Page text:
Brown University assistant professor James Hays knew computers have a good eye for art, especially detecting texture and shading in life-like representations of real-world images.
But Hays and fellow researchers wanted to find out how artificial intelligence reacted to more rudimentary art, the kind of sketches amateurs might dash off on a napkin or notebook.
Could a computer identify the abstract shapes and outlines commonly used across cultures to represent sharks, cars or zebras? Could a computer play the party-game “Pictionary”?
To their surprise, Hays and two visiting researchers from Berlin found they could teach a computer to recognize our cruder visual renderings, if not quite as well as other humans can.
Thanks to the emerging capabilities of crowdsourcing, Hays and colleagues created a program that correctly identified the subject of a simple sketch more than half the time. A random selection would have gotten the identification right less than 1 percent of the time and humans generally get it right three-quarters of the time.
“I was positively surprised,” Hays said. “Part of the reason that there are a lot of recognition problems in computer vision is that the part they are good at is texture. A computer is worse at things defined by shape, with no texture and just outline.”
And simple, abstract outlines are the most common ways people, especially those without great artistic talent, render images when trying to communicate through drawings.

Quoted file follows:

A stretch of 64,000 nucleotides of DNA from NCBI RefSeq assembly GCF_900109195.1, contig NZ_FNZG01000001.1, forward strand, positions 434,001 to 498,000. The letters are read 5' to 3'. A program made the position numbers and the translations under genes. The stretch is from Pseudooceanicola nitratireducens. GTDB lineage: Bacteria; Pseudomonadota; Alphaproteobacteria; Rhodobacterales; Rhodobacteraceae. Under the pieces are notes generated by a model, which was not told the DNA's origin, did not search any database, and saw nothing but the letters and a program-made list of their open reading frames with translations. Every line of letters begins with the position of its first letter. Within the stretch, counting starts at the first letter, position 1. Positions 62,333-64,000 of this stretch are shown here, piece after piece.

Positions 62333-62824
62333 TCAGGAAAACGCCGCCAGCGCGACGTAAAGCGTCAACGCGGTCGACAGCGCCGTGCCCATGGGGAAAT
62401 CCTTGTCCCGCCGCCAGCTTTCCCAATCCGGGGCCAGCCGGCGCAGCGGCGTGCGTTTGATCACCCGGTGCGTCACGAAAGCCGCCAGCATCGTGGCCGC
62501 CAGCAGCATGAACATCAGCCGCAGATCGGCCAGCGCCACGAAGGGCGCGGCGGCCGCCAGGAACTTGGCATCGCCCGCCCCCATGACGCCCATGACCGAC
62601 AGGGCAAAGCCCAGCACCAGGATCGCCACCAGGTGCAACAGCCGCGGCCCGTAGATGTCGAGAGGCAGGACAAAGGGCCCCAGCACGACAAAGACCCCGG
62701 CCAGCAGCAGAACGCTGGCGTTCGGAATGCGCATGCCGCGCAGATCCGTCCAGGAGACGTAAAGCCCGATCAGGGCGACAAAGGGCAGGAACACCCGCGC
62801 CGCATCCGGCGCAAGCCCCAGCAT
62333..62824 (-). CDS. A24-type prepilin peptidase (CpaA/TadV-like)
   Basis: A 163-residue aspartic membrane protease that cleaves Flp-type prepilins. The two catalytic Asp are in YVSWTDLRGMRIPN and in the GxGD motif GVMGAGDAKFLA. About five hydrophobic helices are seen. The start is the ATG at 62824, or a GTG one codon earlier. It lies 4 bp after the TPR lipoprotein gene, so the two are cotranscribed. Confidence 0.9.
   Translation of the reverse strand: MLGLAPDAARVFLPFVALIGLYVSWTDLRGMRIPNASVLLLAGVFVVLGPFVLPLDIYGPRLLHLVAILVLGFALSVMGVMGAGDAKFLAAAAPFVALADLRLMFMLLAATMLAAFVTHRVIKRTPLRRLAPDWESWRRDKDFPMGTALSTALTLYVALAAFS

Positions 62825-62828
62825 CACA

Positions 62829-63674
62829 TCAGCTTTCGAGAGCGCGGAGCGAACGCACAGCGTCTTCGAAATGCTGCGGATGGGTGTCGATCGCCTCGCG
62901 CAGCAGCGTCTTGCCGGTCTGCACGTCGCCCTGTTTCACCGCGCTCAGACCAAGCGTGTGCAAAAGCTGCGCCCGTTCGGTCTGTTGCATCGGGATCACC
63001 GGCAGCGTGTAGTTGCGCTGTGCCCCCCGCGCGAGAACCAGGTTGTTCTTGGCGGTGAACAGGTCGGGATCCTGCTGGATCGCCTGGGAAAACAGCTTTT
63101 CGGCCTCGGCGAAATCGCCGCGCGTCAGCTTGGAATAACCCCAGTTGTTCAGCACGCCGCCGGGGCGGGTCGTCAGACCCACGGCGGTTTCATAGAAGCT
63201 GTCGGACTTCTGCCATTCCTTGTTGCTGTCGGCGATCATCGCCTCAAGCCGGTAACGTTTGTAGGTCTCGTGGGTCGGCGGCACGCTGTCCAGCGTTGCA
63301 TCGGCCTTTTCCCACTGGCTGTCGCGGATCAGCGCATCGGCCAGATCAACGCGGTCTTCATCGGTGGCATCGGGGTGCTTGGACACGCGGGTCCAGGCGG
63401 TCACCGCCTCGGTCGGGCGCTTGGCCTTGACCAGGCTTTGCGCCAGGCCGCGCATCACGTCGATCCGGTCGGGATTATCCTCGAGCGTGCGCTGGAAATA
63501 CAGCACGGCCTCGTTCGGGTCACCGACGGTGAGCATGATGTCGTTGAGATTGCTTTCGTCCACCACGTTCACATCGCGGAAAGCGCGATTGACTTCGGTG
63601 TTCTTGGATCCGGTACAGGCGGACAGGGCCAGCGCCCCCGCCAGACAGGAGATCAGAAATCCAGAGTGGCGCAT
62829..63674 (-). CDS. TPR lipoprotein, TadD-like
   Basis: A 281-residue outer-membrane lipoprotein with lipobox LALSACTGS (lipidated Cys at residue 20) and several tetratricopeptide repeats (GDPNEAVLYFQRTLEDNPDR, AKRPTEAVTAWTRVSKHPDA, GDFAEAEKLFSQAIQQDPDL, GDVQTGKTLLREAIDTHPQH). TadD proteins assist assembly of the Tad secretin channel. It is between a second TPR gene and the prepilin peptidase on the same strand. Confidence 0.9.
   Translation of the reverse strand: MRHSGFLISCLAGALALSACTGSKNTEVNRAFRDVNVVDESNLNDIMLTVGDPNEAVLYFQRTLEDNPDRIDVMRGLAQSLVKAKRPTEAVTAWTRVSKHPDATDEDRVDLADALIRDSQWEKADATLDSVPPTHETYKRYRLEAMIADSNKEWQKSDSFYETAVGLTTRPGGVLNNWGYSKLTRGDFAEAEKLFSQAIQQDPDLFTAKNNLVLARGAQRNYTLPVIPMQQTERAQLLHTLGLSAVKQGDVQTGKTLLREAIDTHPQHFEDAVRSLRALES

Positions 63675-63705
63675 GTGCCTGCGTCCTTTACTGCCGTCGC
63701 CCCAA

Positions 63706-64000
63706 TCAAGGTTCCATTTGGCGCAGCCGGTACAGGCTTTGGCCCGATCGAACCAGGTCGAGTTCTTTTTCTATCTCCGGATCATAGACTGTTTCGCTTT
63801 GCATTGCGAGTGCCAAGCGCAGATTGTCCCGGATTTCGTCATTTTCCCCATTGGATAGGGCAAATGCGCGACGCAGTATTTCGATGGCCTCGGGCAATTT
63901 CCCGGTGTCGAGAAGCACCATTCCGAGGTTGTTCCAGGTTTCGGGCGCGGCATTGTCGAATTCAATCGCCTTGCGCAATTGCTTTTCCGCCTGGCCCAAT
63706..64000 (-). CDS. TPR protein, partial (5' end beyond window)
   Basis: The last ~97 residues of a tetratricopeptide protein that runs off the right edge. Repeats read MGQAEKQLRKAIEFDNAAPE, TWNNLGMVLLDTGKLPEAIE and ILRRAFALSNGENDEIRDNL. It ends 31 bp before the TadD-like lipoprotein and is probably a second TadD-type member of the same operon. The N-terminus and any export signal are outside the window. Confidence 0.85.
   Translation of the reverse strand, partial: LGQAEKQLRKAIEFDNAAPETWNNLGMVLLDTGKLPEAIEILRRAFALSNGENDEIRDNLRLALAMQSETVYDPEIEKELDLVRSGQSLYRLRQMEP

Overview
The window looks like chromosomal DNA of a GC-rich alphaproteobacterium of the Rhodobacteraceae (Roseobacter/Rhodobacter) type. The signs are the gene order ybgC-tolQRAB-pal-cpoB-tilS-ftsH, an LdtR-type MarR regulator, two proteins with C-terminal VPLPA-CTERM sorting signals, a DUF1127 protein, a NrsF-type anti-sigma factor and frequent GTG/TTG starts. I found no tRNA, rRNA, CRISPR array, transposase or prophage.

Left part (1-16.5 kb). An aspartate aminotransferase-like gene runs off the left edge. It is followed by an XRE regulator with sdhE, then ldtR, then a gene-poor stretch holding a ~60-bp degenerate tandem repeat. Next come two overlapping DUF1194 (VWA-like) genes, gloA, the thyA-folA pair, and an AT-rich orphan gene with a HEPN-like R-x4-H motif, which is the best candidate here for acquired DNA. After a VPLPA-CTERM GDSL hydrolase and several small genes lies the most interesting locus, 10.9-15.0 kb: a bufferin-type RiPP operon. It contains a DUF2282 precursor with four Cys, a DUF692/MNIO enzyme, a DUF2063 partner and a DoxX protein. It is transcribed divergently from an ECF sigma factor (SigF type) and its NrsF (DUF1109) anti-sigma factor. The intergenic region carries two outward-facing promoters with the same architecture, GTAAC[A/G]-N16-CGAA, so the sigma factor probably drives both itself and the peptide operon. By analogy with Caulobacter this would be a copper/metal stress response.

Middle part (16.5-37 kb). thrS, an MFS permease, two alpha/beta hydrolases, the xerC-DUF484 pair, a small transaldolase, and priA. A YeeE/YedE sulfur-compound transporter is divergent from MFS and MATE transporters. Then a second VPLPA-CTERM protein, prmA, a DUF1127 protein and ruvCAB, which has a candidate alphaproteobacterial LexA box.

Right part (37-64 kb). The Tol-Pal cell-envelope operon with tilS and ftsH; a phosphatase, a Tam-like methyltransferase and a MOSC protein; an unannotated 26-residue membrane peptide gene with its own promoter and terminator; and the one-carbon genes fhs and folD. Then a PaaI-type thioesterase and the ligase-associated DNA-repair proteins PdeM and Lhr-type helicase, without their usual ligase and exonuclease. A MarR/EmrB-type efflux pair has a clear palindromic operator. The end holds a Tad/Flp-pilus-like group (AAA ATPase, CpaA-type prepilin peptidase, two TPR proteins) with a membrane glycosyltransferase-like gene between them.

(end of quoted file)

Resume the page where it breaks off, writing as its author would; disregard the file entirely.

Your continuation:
So the capacity for computers to recognize simple, iconographic human drawings could have vast uses, such as pictorial Internet searching.
“Sketch-based search is an existing field, but now that we don’t just rely on matching sketches and photographs, it might be better,” Hays said, “allowing children, maybe people who are not literate or don’t speak the right language, to interact with a computer.”
Hays’ background is in computer graphics and vision and it was only in discussions with the visiting researchers from the Technical University in Berlin, Mathias Eitz and Marc Alexa, that the three began thinking about sketch recognition.
Software already existed that allowed computers to match images, such as photographs or professional police drawings, but no one had tried to teach a computer to recognize hand-drawn visual symbols, such as four legs and stripes representing a zebra, on a conceptual level.
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